A Maine high-schooler wins big at an international science fair, Senator Susan Collins sells her Bangor home, and more.
Cafe Miranda, nearly as defining a Rockland landmark as the breakwater lighthouse, with its funky, neon vibe and flavors as big as the helpings, closed after 29 years in business due to the strain of kitchen-staff shortages.
At Lake St. George, Belmont Boatworks launched a prototype of the first commercially available entirely solar-powered powerboat, a 24-foot Solar Sal model, which the Maine boatyard built for Sustainable Energy Systems, an upstate New York boat company.
Town officials rebuffed a proposal to turn the historic keeper’s cottage at Dice Head Light into an Airbnb-style short-term rental. The current tenant is a local kindergarten teacher who doesn’t mind that the grounds are open to visitors during the day.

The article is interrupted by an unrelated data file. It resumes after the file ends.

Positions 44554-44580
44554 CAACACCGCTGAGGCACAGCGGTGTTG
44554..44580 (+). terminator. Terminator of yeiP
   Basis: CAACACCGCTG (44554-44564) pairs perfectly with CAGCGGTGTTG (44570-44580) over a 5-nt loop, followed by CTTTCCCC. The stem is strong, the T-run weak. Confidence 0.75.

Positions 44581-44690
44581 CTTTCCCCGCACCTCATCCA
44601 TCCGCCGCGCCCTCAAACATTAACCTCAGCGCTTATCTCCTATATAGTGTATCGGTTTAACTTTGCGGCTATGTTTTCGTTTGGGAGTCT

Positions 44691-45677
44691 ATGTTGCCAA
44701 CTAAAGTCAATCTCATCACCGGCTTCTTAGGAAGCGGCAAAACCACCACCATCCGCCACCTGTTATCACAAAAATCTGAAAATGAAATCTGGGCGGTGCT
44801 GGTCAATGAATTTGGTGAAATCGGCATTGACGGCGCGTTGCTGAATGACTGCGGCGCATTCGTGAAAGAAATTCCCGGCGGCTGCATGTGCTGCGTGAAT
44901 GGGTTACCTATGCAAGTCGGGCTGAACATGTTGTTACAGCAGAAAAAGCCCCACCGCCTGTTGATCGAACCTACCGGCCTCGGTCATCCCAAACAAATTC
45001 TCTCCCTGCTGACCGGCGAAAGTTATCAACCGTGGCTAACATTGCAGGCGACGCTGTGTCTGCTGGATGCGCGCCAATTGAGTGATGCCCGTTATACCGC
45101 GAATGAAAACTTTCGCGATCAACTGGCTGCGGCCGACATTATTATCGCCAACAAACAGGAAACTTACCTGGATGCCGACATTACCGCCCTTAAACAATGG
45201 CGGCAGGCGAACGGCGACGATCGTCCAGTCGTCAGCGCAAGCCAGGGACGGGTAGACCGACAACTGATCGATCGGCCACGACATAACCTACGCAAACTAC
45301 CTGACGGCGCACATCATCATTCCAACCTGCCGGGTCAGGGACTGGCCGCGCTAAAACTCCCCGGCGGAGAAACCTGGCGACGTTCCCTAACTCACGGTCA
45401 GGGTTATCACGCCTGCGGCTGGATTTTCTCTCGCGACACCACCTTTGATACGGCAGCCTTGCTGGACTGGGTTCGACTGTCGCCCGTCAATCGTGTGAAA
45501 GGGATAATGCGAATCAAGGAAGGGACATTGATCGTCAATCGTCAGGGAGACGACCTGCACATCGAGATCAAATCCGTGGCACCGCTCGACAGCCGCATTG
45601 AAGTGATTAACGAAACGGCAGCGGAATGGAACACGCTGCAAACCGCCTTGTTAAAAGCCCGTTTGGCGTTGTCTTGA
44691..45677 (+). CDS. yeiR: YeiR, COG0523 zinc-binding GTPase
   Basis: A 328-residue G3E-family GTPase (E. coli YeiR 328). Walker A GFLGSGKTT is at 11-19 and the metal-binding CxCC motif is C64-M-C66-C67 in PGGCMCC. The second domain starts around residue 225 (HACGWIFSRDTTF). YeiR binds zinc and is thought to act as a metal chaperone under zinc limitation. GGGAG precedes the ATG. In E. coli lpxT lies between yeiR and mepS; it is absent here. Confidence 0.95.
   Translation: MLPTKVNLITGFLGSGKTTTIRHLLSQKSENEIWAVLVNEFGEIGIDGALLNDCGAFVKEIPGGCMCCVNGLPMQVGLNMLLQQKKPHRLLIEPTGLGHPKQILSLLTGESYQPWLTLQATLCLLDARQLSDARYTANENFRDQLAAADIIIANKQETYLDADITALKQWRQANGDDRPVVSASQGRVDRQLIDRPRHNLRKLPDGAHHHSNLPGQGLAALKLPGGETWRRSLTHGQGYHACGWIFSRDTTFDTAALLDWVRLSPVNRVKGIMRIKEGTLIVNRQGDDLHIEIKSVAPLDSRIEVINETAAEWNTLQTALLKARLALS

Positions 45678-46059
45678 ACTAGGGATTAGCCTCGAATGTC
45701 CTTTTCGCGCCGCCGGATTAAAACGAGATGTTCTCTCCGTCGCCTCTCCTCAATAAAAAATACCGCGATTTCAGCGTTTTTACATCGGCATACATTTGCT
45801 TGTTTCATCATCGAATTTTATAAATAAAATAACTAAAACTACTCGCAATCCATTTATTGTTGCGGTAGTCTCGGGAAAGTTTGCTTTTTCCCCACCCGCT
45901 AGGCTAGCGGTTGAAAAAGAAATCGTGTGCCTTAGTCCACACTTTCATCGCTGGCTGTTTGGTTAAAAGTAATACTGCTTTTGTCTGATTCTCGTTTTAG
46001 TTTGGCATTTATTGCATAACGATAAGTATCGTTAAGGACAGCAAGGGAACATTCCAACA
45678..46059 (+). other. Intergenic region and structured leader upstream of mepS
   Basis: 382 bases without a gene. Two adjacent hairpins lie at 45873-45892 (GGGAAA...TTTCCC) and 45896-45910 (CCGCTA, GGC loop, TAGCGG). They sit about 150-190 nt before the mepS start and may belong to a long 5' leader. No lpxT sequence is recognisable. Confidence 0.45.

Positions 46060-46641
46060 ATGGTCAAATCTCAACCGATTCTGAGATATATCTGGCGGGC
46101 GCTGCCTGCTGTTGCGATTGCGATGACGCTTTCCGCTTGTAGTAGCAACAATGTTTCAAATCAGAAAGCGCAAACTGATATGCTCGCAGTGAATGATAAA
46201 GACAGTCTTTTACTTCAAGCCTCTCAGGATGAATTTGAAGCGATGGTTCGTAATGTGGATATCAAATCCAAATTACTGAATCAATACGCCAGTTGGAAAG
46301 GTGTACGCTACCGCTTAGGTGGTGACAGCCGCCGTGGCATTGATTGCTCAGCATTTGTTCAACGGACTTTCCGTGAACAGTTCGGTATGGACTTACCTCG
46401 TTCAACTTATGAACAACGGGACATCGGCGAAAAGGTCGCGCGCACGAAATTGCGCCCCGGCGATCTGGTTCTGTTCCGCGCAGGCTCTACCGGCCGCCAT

Home-schooled high-school junior Emma Markowitz won an award at the Regeneron International Science and Engineering Fair, in Atlanta, for her work using honey’s antimicrobial properties to treat white line disease, which causes hoof deformities in horses.
Senator Susan Collins listed her 4,250-square-foot Bangor house for $727,000 (it’s down the street from Stephen King’s old house). A spokesperson said the senator and her husband were looking for something smaller, with more yard for Pepper, their black Lab.
Acadia National Park officials halted restoration work on the Duck Brook Road Motor Bridge for a month for fear of disturbing any mother bats and their young residing in gaps in the stonework during pupping season.